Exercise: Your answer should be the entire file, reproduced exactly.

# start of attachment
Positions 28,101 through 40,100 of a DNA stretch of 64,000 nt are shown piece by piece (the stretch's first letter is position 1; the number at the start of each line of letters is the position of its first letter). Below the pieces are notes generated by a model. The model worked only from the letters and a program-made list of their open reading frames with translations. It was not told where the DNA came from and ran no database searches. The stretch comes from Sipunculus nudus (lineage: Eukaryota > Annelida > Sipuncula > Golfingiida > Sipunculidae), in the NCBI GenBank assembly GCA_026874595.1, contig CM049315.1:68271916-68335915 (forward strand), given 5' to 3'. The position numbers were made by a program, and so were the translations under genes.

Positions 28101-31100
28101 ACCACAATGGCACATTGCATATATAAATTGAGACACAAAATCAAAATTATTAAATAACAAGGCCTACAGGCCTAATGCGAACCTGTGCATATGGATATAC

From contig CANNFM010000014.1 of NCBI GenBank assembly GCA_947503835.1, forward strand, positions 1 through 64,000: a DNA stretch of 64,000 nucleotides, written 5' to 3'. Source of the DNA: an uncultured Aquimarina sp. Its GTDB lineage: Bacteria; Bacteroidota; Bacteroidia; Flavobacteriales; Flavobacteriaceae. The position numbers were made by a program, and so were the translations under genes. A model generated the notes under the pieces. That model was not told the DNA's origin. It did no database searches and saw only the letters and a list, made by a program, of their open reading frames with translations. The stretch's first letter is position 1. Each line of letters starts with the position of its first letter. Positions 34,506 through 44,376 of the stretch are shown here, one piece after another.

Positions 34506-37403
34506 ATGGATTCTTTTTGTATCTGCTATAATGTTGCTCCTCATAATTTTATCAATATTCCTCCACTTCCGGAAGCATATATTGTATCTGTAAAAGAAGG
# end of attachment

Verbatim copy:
Positions 28,101 through 40,100 of a DNA stretch of 64,000 nt are shown piece by piece (the stretch's first letter is position 1; the number at the start of each line of letters is the position of its first letter). Below the pieces are notes generated by a model. The model worked only from the letters and a program-made list of their open reading frames with translations. It was not told where the DNA came from and ran no database searches. The stretch comes from Sipunculus nudus (lineage: Eukaryota > Annelida > Sipuncula > Golfingiida > Sipunculidae), in the NCBI GenBank assembly GCA_026874595.1, contig CM049315.1:68271916-68335915 (forward strand), given 5' to 3'. The position numbers were made by a program, and so were the translations under genes.

Positions 28101-31100
28101 ACCACAATGGCACATTGCATATATAAATTGAGACACAAAATCAAAATTATTAAATAACAAGGCCTACAGGCCTAATGCGAACCTGTGCATATGGATATAC

From contig CANNFM010000014.1 of NCBI GenBank assembly GCA_947503835.1, forward strand, positions 1 through 64,000: a DNA stretch of 64,000 nucleotides, written 5' to 3'. Source of the DNA: an uncultured Aquimarina sp. Its GTDB lineage: Bacteria; Bacteroidota; Bacteroidia; Flavobacteriales; Flavobacteriaceae. The position numbers were made by a program, and so were the translations under genes. A model generated the notes under the pieces. That model was not told the DNA's origin. It did no database searches and saw only the letters and a list, made by a program, of their open reading frames with translations. The stretch's first letter is position 1. Each line of letters starts with the position of its first letter. Positions 34,506 through 44,376 of the stretch are shown here, one piece after another.

Positions 34506-37403
34506 ATGGATTCTTTTTGTATCTGCTATAATGTTGCTCCTCATAATTTTATCAATATTCCTCCACTTCCGGAAGCATATATTGTATCTGTAAAAGAAGG